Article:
Please post your TVFOOL report. Although not a perfect report, the 'potential signal strengths' for channels will tell us in a heartbeat, if your amplifier/s are necessary at all.

Next: what are you using for an antenna?

Jim
 
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MrPogi

Moderator, , Webmaster of Cache Free TV
Staff member
#5
Try removing everything you added, (go back to your original setup) and add things back ONE AT A TIME. This will help you find your weak link.

Also, what amp are you using?
 

digital_zero

DTVUSA Jr. Member
#6
Hope this is what you wanted: TV Fool.
After typing for an hour, my session timed out and I lost every detail I had written. Kind of pissed so here is the short version.
Rooftop antenna with attached pre-amp. Approximately 100 ft of RG-6 into the power supply for it...
Channel Master® Spartan 3 Amplifier Antenna (0068D SB) - Antennaes & Hardware - Ace Hardware
from there, I had connected a single in - single out amplifier (10dB) after that in which there is no channel reception with it bypassed and only channel 8.1 (ch22) if it is connected. From there, I have a 1-4way splitter (-7.4dB)...from the wall, its directly connected to the TV (CRT with digital tuner built in). Thank you again for the assistance in advance as well as the help already.
 

digital_zero

DTVUSA Jr. Member
#7
Hope this is what you wanted as a report:
TV Fool

Im using a large rooftop antenna with a Channel Master Pre-Amp (PN# 0747). (Antenna is directional and pointing towards the local transmission area of Richmond. Before changing my setup, I used to receive Washington DC channels when pointing in their direction.) Then 100ft of RG-6 to the Pre-amp power supply. From there I have a standard single-in to single-out 10dB amp which is connected to a 4-way splitter (-7.4dB). In wall cable to my TV.Only recieve Channel 8.1 (Ch 22), no others.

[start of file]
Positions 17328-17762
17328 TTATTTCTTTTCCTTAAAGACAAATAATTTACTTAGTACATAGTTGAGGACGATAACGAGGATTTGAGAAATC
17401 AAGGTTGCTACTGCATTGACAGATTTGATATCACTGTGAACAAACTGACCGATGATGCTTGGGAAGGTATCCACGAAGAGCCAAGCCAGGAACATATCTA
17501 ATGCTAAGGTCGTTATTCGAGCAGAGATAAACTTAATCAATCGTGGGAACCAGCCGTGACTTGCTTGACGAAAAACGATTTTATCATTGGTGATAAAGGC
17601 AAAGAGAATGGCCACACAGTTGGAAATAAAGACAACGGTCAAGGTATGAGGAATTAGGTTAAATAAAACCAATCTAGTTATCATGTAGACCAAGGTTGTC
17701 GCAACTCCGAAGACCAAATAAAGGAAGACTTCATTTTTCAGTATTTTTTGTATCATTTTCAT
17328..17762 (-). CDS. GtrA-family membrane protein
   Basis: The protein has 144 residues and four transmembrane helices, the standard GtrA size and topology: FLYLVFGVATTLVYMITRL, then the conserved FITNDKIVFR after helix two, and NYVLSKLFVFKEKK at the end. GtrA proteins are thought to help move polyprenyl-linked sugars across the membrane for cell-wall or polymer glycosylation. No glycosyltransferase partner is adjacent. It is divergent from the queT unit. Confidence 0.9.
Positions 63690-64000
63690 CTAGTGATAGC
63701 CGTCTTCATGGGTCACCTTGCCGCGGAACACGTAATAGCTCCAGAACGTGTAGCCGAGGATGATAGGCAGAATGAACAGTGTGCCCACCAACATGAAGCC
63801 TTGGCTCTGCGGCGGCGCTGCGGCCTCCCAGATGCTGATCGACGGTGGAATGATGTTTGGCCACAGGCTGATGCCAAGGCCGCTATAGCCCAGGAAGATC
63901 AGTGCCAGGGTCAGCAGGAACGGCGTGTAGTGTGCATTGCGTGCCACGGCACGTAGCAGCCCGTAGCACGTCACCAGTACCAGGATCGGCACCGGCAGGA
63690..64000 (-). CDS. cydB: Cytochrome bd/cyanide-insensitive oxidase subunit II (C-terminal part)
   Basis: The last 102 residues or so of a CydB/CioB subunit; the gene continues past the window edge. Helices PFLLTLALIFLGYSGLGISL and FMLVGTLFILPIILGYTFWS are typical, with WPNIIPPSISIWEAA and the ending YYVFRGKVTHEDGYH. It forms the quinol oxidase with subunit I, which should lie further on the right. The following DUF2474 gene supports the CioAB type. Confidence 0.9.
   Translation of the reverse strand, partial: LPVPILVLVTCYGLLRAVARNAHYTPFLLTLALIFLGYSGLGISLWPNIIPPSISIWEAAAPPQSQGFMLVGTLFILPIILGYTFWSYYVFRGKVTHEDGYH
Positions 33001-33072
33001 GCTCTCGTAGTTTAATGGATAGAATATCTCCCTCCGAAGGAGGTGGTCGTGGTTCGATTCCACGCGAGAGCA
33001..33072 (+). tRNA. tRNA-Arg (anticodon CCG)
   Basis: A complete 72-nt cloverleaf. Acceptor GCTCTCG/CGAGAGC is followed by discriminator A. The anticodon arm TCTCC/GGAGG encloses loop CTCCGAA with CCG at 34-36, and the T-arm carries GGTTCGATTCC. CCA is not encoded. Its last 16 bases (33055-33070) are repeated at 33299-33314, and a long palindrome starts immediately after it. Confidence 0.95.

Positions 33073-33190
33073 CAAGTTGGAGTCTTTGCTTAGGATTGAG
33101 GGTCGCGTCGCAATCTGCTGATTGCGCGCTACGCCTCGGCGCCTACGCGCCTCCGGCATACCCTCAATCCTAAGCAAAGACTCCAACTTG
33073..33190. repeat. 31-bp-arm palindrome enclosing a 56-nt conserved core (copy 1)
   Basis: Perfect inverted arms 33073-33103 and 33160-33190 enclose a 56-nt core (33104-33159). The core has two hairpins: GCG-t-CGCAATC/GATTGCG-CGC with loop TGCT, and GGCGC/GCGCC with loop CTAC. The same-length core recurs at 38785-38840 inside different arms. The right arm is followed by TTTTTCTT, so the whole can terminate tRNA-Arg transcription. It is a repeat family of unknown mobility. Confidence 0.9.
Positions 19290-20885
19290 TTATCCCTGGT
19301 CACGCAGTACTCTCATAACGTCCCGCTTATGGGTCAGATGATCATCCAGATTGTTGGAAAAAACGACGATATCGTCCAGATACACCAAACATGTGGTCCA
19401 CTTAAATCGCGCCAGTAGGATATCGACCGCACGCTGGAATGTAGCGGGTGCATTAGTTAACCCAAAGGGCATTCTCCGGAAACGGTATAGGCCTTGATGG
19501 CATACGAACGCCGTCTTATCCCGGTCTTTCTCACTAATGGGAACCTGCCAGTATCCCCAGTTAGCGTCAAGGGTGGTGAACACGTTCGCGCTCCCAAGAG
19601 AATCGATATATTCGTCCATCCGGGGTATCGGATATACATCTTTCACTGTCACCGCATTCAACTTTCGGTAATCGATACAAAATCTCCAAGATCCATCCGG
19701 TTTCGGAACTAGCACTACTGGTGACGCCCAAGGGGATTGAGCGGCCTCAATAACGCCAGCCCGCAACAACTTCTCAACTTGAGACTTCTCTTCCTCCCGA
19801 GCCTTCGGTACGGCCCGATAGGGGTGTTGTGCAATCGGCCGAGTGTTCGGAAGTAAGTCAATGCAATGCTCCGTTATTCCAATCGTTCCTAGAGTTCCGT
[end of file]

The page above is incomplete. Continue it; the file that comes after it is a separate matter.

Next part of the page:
MrPogi

Moderator, , Webmaster of Cache Free TV
Staff member
#8
TVfool looks good... You should be getting all your channels at 235 degrees magnetic. You should have no trouble with your setup.

I'd still say, go back through and undo what you did, and try several configurations to track down the problem. Example: go back to JUST the 20' cable you had before, then try swapping out the 20' for your 100' cable. If its all good still, put in the splitter. Still good? add the amp.

Eventually you'll locate the problem.
 

Fringe Reception

Super Moderator, Chief Content Editor
Staff member
#9
digital_zero,

Your TVFOOL report is quite promising and I wouldn't be at all surprised if you could receive stations from more than one direction.

How old is your 100' length of coax? Did you install the 'F' fittings yourself or are they factory installed? At any time when running the coax, did it become kinked. Does the coax bend around corners more tightly than a 4" radius? Are the outdoor fittings waterproofed (is there a chance the coax is waterlogged)? At any time did the new coax 'tug' on the antenna-mounted balun and possibly damage it? (I discovered exactly that issue here on one of my antennas, this past summer).

I suggest you start from scratch, remove the pre-amp and amp and run the 100' coax from your antenna directly to one TV to see what you can receive: if it doesn't work, go back to the 20' run. If it does work, add the 4-way splitter: even without being connected to other TV sets, it will attenuate your signals: if nothing gets thru, there's your problem. One step at a time.

Jim
 
#10
Where is the power supply for the Channel Master 0068 preamp located? It seems as though the preamp is not working & blocking the signal. The preamp should easily be enough to power 4 sets & the additional 10db amp is not needed/recommended with the signal strengths at your location.